How Jon Stewart Could Lead the Church

Kyle Reed // @kylereed

There is a huge issue happening in the church today.

This issue keeps 63 percent of bloggers and authors in business. You might be thinking the issue is about the songs we sing or the coffee churches serve (can you even call it coffee or just nasty hot water). Nope, much deeper then that.

The issue is conversation

I love Jon Stewart. His show is the best 30 minutes of my night. I am a new fan of Jon, but have quickly grown to love his humor, ideas, and views on important political issues. A couple of weeks ago I was thinking about the issue of 20 somethings and the church, and how they are no where to be found. I started to wonder who was at fault? Was it the “lazy” (as some would call them) 20 somethings that are not concerned with religion or was it the church that has seemed to alienate a generation? Jon Stewart quickly gave me the answer.

Over the past 2 years I have not gone to a church service. Sure I have attended church, shoot I play drums at a church almost every single week. But I could not bring myself to sit through the sermon. For some reason there has been a huge disconnect between me and any pastor. I noticed that any time I attended a service I left more sarcastic and bitter then I did before I walked into church. I needed to step away from this and it has been a 2 year journey of trying to figure out why I cannot sit through a sermon. I think I finally figured it out.

Its about the conversation.

My biggest issue with the preaching that I was hearing was there was no conversation tone to it, instead it was a one way street with a delivery of a message and a pat on the back as you left the doors of the church. The conversation was missing.

Now where does Jon Stewart fit into all of this? Well Jon taught me that the conversation was the most important thing. Not about who can shout loud enough, have the best argument, or have the best understanding of history. Jon instead showed me that conversation wins with a generation that is more informed and connected then ever before.

Here are two videos that I think help explain what I am talking about more. Check out these interviews between Jon Stewart and Bill O’Reilly. The first is from Bill O’Really’s show and the second is from Jon Stewart’s show.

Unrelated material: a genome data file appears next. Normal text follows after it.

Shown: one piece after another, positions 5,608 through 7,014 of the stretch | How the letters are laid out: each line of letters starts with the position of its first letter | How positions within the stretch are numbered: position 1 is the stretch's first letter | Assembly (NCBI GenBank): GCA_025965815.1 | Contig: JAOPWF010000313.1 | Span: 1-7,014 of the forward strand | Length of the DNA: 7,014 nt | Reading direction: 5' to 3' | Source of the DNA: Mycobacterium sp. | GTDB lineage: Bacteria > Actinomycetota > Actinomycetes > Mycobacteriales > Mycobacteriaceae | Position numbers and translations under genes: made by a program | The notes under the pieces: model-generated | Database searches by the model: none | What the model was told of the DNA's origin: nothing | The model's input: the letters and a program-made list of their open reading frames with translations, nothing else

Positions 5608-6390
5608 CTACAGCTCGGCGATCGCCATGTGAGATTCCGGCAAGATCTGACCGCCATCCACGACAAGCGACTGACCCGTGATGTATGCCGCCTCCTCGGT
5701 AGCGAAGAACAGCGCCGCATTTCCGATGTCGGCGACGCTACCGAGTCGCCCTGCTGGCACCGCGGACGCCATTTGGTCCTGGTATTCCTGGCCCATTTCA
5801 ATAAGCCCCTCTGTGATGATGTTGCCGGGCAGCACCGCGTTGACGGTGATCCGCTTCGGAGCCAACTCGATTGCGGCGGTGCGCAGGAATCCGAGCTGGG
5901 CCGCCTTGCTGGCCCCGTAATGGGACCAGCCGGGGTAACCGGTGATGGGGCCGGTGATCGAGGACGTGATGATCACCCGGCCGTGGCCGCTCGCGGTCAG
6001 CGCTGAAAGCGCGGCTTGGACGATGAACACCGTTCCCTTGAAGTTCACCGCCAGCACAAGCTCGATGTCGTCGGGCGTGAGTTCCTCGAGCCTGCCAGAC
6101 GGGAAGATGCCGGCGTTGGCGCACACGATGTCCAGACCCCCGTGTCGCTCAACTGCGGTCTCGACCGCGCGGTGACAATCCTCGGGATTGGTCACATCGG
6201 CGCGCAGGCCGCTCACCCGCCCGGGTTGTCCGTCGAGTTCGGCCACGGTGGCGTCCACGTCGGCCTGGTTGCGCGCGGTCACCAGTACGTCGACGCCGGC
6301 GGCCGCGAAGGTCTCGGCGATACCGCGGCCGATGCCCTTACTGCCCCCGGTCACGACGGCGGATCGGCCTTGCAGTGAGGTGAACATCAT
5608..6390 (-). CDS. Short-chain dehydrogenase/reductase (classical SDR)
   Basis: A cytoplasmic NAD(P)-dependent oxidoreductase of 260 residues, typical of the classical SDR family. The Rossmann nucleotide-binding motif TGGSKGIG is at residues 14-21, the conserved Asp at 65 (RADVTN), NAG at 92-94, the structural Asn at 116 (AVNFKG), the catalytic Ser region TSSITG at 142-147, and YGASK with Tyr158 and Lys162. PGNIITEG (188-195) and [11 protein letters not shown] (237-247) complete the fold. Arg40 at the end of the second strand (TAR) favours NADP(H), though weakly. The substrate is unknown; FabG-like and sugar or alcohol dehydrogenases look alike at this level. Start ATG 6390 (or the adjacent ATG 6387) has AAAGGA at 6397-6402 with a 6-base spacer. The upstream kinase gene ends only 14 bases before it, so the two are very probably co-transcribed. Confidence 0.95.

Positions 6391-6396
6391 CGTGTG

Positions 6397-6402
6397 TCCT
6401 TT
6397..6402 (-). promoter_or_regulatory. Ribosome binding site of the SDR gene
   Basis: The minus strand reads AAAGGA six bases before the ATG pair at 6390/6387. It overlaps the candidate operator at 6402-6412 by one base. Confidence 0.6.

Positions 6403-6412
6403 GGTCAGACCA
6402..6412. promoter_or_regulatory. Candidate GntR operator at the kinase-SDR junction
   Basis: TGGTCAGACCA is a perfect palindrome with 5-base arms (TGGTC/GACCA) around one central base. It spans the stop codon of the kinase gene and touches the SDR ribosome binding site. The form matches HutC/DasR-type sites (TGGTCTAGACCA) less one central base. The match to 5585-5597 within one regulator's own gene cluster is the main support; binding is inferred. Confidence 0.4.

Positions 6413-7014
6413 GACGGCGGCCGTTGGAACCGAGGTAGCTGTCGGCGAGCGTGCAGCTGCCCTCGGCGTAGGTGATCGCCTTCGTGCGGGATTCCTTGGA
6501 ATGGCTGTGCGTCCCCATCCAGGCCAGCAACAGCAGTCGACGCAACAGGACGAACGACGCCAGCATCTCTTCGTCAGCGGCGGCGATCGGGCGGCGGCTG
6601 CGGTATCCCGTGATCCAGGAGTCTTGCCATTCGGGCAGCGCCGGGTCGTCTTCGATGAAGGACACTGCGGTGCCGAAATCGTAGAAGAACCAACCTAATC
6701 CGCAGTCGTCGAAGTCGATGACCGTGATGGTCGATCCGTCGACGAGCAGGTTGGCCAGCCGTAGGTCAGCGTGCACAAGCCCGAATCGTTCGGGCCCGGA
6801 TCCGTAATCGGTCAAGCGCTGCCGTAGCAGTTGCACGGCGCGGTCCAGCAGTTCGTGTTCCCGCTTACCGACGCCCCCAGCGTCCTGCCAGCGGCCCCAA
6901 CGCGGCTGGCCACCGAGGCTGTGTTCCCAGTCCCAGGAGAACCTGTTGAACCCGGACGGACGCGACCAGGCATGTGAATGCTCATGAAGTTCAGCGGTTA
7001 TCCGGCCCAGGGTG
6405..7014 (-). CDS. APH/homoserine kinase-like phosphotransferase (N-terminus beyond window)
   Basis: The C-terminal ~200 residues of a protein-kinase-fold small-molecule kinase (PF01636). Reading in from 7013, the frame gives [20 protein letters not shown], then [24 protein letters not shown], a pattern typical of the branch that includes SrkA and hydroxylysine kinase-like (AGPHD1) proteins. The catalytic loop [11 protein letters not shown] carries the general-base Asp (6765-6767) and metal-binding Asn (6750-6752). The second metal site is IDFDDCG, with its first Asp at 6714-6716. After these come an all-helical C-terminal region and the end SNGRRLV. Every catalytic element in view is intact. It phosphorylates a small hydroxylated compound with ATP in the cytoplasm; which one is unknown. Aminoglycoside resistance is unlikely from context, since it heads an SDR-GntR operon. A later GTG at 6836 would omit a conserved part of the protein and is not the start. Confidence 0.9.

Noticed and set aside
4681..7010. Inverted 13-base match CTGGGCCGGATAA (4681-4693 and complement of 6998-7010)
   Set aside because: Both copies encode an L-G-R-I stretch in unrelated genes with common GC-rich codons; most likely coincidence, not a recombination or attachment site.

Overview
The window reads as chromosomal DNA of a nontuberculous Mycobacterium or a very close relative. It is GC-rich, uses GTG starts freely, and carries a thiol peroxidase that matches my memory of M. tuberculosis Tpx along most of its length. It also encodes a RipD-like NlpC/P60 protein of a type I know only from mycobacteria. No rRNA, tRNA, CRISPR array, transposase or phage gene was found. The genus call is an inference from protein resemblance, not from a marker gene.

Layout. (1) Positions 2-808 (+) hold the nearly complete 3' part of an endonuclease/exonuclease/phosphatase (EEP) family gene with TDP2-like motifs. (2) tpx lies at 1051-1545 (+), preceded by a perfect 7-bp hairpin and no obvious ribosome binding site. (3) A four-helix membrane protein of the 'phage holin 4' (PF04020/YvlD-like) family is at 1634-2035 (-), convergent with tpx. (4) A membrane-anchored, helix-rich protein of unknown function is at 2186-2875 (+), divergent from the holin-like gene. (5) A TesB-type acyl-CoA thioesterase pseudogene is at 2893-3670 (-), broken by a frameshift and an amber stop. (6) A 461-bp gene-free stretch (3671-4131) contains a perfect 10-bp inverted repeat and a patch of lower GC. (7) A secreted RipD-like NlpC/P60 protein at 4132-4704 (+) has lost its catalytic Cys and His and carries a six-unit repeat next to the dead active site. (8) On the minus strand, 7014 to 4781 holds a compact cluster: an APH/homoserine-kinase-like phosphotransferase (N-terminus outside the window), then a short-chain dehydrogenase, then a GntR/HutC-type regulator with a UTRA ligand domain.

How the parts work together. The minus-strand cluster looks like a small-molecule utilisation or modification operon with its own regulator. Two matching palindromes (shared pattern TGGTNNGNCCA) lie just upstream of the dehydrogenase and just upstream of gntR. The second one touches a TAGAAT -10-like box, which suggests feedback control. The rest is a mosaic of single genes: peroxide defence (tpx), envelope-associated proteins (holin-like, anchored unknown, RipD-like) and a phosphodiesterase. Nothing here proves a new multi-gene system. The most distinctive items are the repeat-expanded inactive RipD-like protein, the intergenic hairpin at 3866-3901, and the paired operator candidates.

One thing to keep in mind, 63% of O’Reilly’s audience are age 50 years and up. 74% of Stewart’s audience is 18-49 year olds. (you can read more on this here)

The Daily Show With Jon StewartMon – Thurs 11p / 10c
Bill O’Reilly
Daily Show Full EpisodesPolitical HumorRally to Restore Sanity

I will let you take away what you want from the interviews. But to me this perfectly represents the issue. Conversation is dying in the church and I think Bill O’Reilly is to be blamed for this. And possibly, and I say that with a smile on my face, Jon Stewart could bring some answers.

Its about the conversation.

This week I want to keep discussing this. I know that some of you might be highly confused as to what I could possibly mean by this. Over the next couple of days allow us to have a conversation about these ideas. And lets make it a bit more personal shall we.

Your initial thoughts on these two videos?

Do you see a connection to the issue of the church and the lack of conversation?


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Kyle Reed

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I create websites, conversations, and ideas. Advocate for the 20 somethings. Looking to connect everyone to a mentor. Married to my best friend, Ginny. I like my coffee black and my dog Jack. I currently live in Nashville and work at Sony Music/Provident in Nashville
  • Alise

    I think you’re absolutely nailing it here. I think churches have a sense of that, which is why small groups seem to be pushed pretty heavily (or at least they are at my church), but it’s missing in the church service.

    Honestly though, I think it’s missing in the Church as well. I can deal with a sermon element, but part of what frustrates me is the assumption that we all agree and that there is no room for disagreement. I don’t know if that needs to be addressed directly during the sermon, but I think conversation even away from the main sanctuary tend to fall into that same idea. People don’t mind posting really negative things about the president or liberals or gays because we’re all Christians and we all think the same way, right? That kind of attitude just crushes the ability to converse.

    Fortunately, I think that attitude is coming to among many of the younger members of the Church. Which is a good thing.

  • Brent

    I think your right on one of the issues why young people don’t like going to church.

    In college many of my friends stopped going to church, even those planning on going in to full time ministry. they wouldn’t go to church services but would sit and talk about theology for hours anywhere we were at. we could also talk about what we liked in other religions and what we need to learn from them.

    I struggle with going to church on the Sundays I am not scheduled to serve(usually audio or video). I’m typically playing on my phone during the message and only halfway listening to the message.

    I look forward to hearing what else you have to say on this topic.

  • Ben

    How to disagree with you, let me count the ways. 1. This generation is poorly informed, the election of Barack Obama proved that. Polls show that people didn’t know that Obama would be “so liberal” and I am like, if you paid attention and listened to his speeches instead of getting caught up in a marketing a campaign that maybe people would have known what they were getting.